Here’s the second statement of faith. “If God wants a burnt offering He’s either going to have to resurrect my son so He can keep His promise to me or He’s going to have to stop me and provide a lamb. Whatever happens, I’m doing what God said because I know He keeps His promises.” so they went both of them together. 9And they came to the place which God had told him of; and Abraham built an altar there, and laid the wood in order, and bound Isaac his son, Just for mental clarity, Isaac is probably a young man by now and not a little boy. 1 The Hebrew words for “young men” and “lad” in verse five is the same word. and laid him on the altar upon the wood. hand, and took the knife to slay his son. Well, this is the moment of truth:
And Abraham stretched forth his
And the angel of the LORD called unto him out of heaven, and said, Abraham, Abraham: and he said, Here am I. 12And he said, Lay not thine hand upon the lad, neither do thou any thing unto him: for now I know that thou fearest God, seeing thou hast not withheld thy son, thine only son from me.
Obviously God hasn’t learned some new information; Abraham’s faith has been made plain. He feared God, and here’s the proof.
And Abraham lifted up his eyes, and looked, and behold behind him a ram caught in a thicket by his horns: and Abraham went and took the ram, and offered him up for a burnt offering in the stead of his son.
Now here’s a great picture: the sheep died in Isaac’s place!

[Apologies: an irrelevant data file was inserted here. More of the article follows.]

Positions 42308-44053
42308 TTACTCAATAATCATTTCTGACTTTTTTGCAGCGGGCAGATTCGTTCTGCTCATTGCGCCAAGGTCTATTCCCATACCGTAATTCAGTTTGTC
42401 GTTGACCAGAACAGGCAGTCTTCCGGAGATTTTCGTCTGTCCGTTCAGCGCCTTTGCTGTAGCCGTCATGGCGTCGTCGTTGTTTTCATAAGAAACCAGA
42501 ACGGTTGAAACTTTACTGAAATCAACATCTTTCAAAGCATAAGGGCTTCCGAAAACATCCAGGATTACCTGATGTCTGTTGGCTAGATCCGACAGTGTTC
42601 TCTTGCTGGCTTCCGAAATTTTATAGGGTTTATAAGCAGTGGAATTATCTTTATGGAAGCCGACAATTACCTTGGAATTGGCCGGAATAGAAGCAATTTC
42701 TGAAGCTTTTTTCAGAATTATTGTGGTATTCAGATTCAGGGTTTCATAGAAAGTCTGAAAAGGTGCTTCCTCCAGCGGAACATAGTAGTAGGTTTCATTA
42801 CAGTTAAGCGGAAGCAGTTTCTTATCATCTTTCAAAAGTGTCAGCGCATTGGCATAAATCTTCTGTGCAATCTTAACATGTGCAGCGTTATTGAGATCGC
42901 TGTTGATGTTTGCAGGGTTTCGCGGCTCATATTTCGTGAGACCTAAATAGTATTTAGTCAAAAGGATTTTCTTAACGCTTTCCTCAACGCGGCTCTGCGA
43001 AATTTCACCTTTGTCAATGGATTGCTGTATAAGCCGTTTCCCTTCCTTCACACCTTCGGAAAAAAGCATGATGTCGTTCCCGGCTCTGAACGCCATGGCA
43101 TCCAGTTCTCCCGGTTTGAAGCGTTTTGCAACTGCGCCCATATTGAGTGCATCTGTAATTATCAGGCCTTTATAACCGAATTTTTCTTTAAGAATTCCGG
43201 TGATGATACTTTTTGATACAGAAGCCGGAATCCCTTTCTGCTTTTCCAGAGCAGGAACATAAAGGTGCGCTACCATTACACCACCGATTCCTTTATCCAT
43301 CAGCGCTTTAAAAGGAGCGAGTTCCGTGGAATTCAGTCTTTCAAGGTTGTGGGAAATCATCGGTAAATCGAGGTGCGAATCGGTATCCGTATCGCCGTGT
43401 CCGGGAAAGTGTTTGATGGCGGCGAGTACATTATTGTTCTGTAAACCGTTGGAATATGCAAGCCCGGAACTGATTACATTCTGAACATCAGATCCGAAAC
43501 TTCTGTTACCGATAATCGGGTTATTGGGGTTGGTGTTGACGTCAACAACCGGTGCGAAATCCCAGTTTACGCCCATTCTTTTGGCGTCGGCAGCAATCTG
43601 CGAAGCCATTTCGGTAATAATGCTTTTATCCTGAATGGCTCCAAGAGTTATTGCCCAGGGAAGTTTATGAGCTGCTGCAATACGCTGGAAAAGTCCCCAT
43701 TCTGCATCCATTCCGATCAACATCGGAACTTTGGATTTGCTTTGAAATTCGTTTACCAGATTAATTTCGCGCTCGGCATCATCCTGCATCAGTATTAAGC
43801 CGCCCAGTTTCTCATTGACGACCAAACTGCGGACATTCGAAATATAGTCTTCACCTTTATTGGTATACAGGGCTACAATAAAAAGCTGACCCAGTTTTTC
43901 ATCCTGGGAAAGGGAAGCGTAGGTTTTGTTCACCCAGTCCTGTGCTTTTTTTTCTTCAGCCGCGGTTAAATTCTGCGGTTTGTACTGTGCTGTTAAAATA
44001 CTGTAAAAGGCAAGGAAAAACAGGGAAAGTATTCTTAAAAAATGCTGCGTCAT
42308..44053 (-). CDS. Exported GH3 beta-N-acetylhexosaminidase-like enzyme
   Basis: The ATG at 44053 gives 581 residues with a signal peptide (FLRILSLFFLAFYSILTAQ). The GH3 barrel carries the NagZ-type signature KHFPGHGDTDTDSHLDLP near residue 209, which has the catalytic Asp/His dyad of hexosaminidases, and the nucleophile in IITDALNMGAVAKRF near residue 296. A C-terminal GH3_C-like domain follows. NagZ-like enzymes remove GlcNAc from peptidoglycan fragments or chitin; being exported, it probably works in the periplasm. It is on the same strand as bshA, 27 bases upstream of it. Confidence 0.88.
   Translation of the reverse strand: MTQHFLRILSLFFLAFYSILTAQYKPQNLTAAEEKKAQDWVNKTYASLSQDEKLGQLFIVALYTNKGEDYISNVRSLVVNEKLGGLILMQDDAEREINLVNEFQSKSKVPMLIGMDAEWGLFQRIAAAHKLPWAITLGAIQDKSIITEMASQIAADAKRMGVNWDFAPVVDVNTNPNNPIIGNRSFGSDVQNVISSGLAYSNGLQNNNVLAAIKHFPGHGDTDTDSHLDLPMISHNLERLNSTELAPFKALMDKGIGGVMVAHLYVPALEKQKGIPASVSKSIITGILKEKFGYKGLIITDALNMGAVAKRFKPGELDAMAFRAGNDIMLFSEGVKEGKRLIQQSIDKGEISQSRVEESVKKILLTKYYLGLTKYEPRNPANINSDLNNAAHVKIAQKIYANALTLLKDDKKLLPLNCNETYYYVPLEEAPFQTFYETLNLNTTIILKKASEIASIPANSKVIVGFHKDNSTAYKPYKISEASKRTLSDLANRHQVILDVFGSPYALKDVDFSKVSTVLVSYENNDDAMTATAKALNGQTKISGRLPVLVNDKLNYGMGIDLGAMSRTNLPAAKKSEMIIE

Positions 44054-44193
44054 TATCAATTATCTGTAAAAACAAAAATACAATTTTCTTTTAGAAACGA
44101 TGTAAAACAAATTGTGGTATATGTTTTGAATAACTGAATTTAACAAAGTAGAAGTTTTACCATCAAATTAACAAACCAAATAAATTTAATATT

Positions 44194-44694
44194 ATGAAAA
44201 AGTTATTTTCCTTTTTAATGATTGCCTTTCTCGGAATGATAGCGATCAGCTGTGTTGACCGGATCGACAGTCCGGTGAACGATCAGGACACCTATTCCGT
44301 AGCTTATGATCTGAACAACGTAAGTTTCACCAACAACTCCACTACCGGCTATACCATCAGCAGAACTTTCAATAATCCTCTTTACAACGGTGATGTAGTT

And Abraham called the name of that place Jehovahjireh: as it is said to this day, In the mount of the LORD it shall be seen.
Jehovahjireh means “God sees.” God sees what’s needed and He provides. “In the mount of the Lord, what we need shall be seen.”
And the angel of the LORD called unto Abraham out of heaven the second time, 16And said, By myself have I sworn, saith the LORD, for because thou hast done this thing, and hast not withheld thy son, thine only son: 17That in
blessing I will bless thee, and in multiplying I will multiply thy seed as the stars of the heaven, and as the sand which is upon the sea shore; He says, “By myself have I sworn.” Hebrews tells us: For when God made promise to Abraham, because he could swear by no greater, he sware by himself, 14Saying, Surely blessing I will bless thee, and multiplying I will multiply thee. 15And so, after he had patiently endured, he obtained the promise. 16For men verily swear by the greater: and an oath for confirmation is to them an end of all strife. 17Wherein God, willing more abundantly to shew unto the heirs of promise the immutability of his counsel, confirmed it by an oath (Heb. 6:13-17). God makes the promise to Abraham to bless him and multiply him, and he takes the oath on His own Name. and thy seed shall possess the gate of his enemies; Now it’s important that we stop here and make a note: Now to Abraham and his seed were the promises made. He saith not, And to seeds, as of many; but as of one, And to thy seed, which is Christ (Gal. 3:16). It is Christ who will possess the gates of His enemies.
And in thy seed shall all the nations of the earth be blessed; because thou hast obeyed my voice.